Washington, DC, March 16, 2017 – Today, the National Business Aviation Association (NBAA) thanked Rep. Ralph Abraham (R-5-LA) for his letter to federal officials expressing “deep concern” about the unprecedented settlement between the Federal Aviation Administration (FAA) and the city of Santa Monica, CA over the future of Santa Monica Municipal Airport (SMO), and asked that the agencies provide the rationale behind it.
The letter was sent to U.S. Department of Transportation (DOT) Secretary Elaine Chao and FAA Administrator Michael Huerta.
Under terms of the settlement agreement announced in late January, the FAA will permit city officials to reduce the length of SMO’s sole runway from 4,973 feet to 3,500 feet – restricting access for many turbine-powered aircraft – while requiring the city to operate the historic airfield only through Dec. 31, 2028.
“From my perspective, this agreement departs from the long-standing principle that the federal government will preserve airport infrastructure and hold airport sponsors accountable, especially when they have accepted federal money and committed to deed-based obligations to operate an airport in perpetuity,” Abraham wrote. “Could you provide any analysis that the FAA has utilized or prepared regarding the consequences of its actions, such as negative impact on other airports, area residents, businesses, general aviation, the flying public, and the national aviation system?”
Shortly after the settlement agreement was announced, NBAA joined with five other aviation interests at SMO to file a petition asking the U.S. appeals court to review the legality of the agreement. Earlier this month, those stakeholders requested a stay against the FAA, as well as an injunction against the city, to prevent further actions to reduce the runway length while the appeals court conducts its review.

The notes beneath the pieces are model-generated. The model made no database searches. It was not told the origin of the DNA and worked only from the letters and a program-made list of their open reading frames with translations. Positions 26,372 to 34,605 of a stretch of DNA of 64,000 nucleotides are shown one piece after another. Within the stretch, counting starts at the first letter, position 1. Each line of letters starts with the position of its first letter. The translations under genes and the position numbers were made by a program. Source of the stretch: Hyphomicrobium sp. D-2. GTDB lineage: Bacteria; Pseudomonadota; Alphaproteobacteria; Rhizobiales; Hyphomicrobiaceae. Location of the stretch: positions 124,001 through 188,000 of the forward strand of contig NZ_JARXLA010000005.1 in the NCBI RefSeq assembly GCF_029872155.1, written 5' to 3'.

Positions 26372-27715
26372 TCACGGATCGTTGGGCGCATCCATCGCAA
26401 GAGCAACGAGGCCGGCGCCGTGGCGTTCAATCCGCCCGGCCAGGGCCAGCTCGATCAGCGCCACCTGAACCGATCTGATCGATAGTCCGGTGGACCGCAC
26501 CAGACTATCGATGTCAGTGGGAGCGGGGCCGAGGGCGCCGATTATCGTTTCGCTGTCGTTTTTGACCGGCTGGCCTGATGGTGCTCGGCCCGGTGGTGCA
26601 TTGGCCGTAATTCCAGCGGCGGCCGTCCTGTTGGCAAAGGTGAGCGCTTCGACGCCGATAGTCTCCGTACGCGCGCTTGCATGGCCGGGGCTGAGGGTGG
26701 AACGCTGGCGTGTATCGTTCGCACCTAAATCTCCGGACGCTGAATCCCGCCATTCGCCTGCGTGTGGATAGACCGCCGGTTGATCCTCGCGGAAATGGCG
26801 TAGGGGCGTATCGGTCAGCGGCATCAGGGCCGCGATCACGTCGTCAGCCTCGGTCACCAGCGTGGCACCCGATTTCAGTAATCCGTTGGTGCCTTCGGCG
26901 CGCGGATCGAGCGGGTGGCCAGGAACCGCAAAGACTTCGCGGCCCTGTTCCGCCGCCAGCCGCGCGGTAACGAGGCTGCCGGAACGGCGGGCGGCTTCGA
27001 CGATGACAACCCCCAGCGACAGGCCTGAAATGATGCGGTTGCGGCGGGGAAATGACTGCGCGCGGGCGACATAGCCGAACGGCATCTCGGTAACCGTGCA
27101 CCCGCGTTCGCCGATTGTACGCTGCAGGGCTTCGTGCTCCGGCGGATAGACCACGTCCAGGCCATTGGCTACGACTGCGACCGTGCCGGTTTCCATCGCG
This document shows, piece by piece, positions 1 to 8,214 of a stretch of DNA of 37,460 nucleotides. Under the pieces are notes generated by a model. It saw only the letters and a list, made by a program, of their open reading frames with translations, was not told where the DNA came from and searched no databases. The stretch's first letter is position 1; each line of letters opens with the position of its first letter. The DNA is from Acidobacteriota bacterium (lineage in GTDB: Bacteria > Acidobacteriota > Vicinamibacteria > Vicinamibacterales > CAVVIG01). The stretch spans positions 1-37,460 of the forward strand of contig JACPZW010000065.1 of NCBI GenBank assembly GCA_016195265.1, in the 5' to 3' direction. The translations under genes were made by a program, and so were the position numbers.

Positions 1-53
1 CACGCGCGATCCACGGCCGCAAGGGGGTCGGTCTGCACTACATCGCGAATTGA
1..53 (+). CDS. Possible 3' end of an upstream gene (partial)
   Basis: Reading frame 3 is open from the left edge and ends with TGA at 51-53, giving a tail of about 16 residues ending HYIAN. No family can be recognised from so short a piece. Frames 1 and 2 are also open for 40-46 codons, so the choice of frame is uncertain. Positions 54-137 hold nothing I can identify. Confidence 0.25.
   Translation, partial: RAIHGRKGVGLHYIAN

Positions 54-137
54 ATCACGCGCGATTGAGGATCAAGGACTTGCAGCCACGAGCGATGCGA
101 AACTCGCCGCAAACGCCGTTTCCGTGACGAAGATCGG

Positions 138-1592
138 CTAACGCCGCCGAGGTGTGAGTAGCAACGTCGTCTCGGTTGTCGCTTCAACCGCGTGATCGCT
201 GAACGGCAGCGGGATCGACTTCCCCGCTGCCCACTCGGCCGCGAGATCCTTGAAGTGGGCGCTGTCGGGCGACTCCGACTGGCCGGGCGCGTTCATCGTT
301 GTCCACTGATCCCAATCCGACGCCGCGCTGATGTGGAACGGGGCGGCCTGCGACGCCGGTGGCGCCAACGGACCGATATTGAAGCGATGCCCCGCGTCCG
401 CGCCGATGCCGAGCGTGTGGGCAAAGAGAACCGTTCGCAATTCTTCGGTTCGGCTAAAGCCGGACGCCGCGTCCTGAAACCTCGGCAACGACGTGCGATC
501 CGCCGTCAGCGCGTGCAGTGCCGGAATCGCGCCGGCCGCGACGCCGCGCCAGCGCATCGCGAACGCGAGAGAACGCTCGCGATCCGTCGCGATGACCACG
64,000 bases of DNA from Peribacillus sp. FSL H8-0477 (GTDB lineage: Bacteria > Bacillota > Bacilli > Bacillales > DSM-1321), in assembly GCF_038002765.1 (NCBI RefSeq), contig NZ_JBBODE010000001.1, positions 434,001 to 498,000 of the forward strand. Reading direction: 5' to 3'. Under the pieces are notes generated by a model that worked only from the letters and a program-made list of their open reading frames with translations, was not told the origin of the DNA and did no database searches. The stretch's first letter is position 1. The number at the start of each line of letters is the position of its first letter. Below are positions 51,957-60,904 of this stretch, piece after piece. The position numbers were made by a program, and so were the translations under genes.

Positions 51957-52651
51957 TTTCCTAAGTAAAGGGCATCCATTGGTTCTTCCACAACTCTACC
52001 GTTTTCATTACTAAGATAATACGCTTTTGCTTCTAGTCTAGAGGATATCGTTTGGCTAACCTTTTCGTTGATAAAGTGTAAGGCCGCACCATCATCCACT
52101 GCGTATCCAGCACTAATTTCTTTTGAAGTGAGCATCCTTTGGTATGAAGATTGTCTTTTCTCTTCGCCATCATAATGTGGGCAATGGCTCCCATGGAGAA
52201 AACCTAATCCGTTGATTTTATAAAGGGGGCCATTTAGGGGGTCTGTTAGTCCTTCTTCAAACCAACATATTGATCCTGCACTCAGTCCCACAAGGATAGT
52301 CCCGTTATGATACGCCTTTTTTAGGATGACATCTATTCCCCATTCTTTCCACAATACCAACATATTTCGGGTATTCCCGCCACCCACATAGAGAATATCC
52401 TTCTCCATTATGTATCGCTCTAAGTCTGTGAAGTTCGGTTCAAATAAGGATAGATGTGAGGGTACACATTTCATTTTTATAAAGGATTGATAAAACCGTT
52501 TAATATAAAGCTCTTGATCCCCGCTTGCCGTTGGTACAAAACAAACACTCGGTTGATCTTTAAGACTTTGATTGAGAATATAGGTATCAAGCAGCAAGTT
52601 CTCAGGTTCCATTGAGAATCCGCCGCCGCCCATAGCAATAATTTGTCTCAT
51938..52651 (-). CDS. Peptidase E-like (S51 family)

These actions by NBAA and other stakeholders are just the latest responses to the city’s repeated attempts to restrict aviation operations at SMO, despite its obligations under federal grant assurances to keep the airport open through 2023, and in perpetuity through a 1948 instrument of transfer.
“We thank Rep. Abraham for calling on the DOT and the FAA to explain the rationale behind this seeming departure from the agencies’ own mandate to preserve and protect airports like SMO, as part of our nation’s greater aviation infrastructure, and we eagerly await their response,” said NBAA President and CEO Ed Bolen. “NBAA also shares Rep. Abraham’s concerns regarding the implications that this may have for the future of other general aviation airports across the nation.”
The letter was also sent to the chairmen and ranking members of the U.S. House of Representatives Committee on Transportation and Infrastructure, and the House Subcommittee on Aviation.